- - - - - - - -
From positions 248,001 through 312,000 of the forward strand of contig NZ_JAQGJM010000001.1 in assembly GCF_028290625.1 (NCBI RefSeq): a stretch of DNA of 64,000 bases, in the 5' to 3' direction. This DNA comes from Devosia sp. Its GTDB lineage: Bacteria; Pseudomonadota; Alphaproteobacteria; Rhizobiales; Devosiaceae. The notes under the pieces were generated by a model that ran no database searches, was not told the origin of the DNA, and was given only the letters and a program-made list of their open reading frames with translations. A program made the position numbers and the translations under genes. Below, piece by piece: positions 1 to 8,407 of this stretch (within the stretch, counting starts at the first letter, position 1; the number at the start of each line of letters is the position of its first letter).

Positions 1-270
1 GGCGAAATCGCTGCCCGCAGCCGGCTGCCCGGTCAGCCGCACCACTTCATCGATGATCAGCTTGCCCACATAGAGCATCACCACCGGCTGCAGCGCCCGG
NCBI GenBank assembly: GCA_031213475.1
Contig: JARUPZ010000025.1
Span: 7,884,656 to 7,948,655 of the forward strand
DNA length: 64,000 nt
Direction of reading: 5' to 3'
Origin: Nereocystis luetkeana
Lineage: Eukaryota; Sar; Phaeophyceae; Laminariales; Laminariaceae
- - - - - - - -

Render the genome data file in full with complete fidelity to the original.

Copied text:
From positions 248,001 through 312,000 of the forward strand of contig NZ_JAQGJM010000001.1 in assembly GCF_028290625.1 (NCBI RefSeq): a stretch of DNA of 64,000 bases, in the 5' to 3' direction. This DNA comes from Devosia sp. Its GTDB lineage: Bacteria; Pseudomonadota; Alphaproteobacteria; Rhizobiales; Devosiaceae. The notes under the pieces were generated by a model that ran no database searches, was not told the origin of the DNA, and was given only the letters and a program-made list of their open reading frames with translations. A program made the position numbers and the translations under genes. Below, piece by piece: positions 1 to 8,407 of this stretch (within the stretch, counting starts at the first letter, position 1; the number at the start of each line of letters is the position of its first letter).

Positions 1-270
1 GGCGAAATCGCTGCCCGCAGCCGGCTGCCCGGTCAGCCGCACCACTTCATCGATGATCAGCTTGCCCACATAGAGCATCACCACCGGCTGCAGCGCCCGG
NCBI GenBank assembly: GCA_031213475.1
Contig: JARUPZ010000025.1
Span: 7,884,656 to 7,948,655 of the forward strand
DNA length: 64,000 nt
Direction of reading: 5' to 3'
Origin: Nereocystis luetkeana
Lineage: Eukaryota; Sar; Phaeophyceae; Laminariales; Laminariaceae